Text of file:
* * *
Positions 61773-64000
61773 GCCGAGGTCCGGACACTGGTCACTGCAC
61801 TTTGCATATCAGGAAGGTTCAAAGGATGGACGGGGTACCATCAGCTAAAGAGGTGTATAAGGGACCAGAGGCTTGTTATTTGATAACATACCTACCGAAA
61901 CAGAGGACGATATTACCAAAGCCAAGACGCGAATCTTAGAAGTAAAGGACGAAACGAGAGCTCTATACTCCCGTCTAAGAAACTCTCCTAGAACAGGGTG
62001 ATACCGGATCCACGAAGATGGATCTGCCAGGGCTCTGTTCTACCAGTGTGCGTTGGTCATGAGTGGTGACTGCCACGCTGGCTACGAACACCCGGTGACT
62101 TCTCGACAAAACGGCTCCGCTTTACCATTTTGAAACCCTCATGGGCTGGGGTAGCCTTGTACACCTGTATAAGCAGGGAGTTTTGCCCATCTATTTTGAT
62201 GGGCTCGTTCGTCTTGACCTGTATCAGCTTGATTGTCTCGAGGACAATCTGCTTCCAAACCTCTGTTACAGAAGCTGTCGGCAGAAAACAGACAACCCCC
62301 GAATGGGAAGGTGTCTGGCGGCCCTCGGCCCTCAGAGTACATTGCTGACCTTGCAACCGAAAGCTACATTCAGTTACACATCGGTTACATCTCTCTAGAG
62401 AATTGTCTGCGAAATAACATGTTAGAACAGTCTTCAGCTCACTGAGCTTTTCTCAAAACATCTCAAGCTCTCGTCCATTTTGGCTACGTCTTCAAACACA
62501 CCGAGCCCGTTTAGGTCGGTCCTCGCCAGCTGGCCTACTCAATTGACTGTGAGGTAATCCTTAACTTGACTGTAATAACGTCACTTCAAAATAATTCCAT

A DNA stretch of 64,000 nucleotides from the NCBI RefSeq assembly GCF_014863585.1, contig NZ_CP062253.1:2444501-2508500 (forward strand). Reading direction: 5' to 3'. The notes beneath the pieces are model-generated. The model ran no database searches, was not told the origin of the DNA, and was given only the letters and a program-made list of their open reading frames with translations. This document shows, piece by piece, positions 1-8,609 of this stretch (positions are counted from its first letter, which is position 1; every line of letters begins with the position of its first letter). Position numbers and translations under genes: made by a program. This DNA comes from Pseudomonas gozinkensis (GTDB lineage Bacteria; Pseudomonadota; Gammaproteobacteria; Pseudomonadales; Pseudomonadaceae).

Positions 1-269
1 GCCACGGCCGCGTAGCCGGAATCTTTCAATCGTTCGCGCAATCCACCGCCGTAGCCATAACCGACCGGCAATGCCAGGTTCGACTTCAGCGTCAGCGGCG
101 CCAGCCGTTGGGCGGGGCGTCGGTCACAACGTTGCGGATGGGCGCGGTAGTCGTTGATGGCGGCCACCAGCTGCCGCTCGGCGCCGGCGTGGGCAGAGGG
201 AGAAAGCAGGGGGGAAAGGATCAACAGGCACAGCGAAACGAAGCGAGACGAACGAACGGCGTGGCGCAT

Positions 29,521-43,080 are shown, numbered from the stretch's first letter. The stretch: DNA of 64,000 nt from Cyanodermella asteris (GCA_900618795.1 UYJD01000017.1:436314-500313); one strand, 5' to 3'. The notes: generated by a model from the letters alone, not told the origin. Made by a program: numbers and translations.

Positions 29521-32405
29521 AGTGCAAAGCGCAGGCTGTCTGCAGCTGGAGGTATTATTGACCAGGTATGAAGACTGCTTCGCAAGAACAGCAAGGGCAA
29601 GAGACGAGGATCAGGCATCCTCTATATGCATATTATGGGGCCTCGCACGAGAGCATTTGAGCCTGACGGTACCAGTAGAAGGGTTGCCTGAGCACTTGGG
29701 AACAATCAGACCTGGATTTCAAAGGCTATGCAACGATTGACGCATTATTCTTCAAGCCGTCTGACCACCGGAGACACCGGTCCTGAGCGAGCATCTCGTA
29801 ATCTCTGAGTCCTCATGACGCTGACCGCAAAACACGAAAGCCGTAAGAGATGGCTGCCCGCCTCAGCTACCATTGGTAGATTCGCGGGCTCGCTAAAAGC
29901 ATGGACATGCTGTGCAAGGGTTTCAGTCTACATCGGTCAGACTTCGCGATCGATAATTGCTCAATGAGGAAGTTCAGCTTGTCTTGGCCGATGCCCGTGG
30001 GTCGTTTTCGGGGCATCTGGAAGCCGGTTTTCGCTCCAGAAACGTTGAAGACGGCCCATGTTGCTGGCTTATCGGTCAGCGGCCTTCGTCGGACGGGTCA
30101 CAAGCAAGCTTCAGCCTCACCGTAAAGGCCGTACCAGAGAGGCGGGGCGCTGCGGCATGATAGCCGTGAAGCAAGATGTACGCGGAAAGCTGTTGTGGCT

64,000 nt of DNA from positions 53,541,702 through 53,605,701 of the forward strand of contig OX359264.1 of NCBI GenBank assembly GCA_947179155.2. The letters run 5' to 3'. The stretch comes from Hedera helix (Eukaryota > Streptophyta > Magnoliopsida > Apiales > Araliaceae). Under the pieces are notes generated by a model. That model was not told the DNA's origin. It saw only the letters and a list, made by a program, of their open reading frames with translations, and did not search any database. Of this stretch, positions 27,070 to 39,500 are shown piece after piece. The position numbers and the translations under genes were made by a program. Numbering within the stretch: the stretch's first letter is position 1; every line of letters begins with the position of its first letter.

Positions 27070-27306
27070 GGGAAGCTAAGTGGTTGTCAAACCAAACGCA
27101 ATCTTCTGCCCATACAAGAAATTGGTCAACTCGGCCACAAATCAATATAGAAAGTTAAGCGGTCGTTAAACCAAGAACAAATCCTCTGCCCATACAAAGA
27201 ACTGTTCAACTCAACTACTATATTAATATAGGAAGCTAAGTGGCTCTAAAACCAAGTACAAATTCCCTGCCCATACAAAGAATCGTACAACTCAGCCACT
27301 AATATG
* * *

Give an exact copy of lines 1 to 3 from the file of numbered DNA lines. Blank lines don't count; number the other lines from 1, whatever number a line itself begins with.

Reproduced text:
Positions 61773-64000
61773 GCCGAGGTCCGGACACTGGTCACTGCAC
61801 TTTGCATATCAGGAAGGTTCAAAGGATGGACGGGGTACCATCAGCTAAAGAGGTGTATAAGGGACCAGAGGCTTGTTATTTGATAACATACCTACCGAAA